The list goes on. The HASC bill includes $361 million over what the administration requested for funding for ballistic missile defense despite the fact that the Pentagon already increased the budget by over $300 million from a year ago. The increased funding, which then-Senator Obama campaigned against, would fund missile defense at George W. Bush administration-levels if approved by the House and the Senate. HASC also revived funding for the Expeditionary Fighting Vehicle, an unnecessary and deeply flawed amphibious vehicle that is vulnerable to the types of improvised explosive devices used in Iraq and Afghanistan.

Additional funding was also added for eight F/A-18 Super Hornet fighters over the administration’s request as well as over $590 million in unfunded requests for tactical vehicles, operational enhancements, and force protection and equipment testing. The HASC bill also reflexively increases military pay by more than the administration requested despite the fact that military pay already equals or exceeds the average salaries of civilian workers with comparable education backgrounds.

The long list of unnecessary platforms that were cut by the Defense Department only to be resurrected by Congress is emblematic of the enormous challenge the administration faces in paring down the defense budget. The HASC authorization bill is a step in the wrong direction considering the pressing need to contain ever-increasing defense budgets as part of an overall strategy aimed at reducing the burgeoning federal deficit.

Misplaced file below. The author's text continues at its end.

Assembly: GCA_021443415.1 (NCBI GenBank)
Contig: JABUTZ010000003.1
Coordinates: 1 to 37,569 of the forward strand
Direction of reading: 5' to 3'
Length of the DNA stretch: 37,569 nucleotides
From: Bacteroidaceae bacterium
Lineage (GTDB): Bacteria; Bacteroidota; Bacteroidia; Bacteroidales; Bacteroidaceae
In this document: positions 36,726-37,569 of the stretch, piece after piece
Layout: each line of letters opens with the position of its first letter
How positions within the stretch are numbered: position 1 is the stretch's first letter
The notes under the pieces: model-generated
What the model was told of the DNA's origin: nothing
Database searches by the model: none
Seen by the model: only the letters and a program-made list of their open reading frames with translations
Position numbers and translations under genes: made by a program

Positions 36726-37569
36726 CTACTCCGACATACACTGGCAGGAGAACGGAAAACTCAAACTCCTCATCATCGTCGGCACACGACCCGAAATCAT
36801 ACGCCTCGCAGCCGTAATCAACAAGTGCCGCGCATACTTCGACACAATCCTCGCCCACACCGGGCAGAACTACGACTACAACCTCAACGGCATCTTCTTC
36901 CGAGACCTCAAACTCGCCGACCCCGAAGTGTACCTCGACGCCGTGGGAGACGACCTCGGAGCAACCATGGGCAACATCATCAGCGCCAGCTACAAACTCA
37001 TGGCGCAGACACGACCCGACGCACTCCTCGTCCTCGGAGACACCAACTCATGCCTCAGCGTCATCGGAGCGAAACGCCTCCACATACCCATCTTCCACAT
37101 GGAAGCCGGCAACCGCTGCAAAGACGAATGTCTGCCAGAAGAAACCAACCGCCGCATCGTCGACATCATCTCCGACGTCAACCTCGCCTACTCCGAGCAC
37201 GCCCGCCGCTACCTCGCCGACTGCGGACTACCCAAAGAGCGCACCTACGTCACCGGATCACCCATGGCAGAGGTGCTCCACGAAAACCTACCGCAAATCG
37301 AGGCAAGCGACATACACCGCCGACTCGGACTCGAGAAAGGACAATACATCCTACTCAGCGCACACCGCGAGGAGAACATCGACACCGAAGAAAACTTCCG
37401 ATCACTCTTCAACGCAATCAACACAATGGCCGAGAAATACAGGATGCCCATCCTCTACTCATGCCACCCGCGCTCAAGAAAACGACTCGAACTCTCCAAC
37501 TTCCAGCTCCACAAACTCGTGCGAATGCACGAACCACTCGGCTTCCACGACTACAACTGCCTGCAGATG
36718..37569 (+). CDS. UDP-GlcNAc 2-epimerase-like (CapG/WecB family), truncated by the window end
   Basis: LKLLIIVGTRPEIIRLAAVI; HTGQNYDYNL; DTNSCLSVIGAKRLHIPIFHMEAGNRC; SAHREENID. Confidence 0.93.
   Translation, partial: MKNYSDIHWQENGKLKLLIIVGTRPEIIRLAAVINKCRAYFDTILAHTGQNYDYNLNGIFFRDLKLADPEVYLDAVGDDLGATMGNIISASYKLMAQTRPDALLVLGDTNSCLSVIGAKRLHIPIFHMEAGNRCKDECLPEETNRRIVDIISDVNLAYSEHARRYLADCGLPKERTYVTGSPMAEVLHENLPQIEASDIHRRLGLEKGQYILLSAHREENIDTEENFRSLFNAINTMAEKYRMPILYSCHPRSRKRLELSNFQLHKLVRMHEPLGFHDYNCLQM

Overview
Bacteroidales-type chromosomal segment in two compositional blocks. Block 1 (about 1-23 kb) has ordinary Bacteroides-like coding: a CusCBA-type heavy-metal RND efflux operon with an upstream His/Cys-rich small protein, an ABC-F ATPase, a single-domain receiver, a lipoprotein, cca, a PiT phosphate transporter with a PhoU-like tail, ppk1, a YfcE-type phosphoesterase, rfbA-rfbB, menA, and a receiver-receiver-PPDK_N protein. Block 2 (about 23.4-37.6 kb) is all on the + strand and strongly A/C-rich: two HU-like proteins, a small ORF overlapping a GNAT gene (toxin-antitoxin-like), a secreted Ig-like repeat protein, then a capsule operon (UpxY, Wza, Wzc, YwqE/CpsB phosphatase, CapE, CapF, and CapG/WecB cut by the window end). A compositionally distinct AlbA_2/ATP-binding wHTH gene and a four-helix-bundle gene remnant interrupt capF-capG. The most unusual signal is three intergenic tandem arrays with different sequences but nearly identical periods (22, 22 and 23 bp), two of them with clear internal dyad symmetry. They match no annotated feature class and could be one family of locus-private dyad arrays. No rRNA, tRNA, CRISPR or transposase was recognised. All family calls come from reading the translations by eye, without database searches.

The now yearly struggle between the Defense Department and Congress over funding for unnecessary and unwanted, but politically advantageous programs must end. Both sides of the aisle agree that current trends in defense spending cannot continue, but rhetoric is not enough. Members of Congress must replace platitudes with action. Eliminating the additional funding that the HASC inserted into its markup of the Defense Authorization Bill is not the whole solution, but it’s a good place to start.

Congress should give full consideration to the Enhanced Rescission Proposal that the Obama administration sent to Capitol Hill for consideration earlier this week. The proposal, if enacted, would enable the White House to eliminate specific items it deems unnecessary or wasteful after signing a bill into law. Congress would then have 25 congressional business days to approve the president’s rescissions, which could not be amended. The proposal, while less powerful than the line item veto that was declared unconstitutional by the Supreme Court in 1998, would provide the executive branch with an important tool to check the irresponsible tendency of some in Congress to support unneeded weapons programs—among other unnecessary spending initiatives.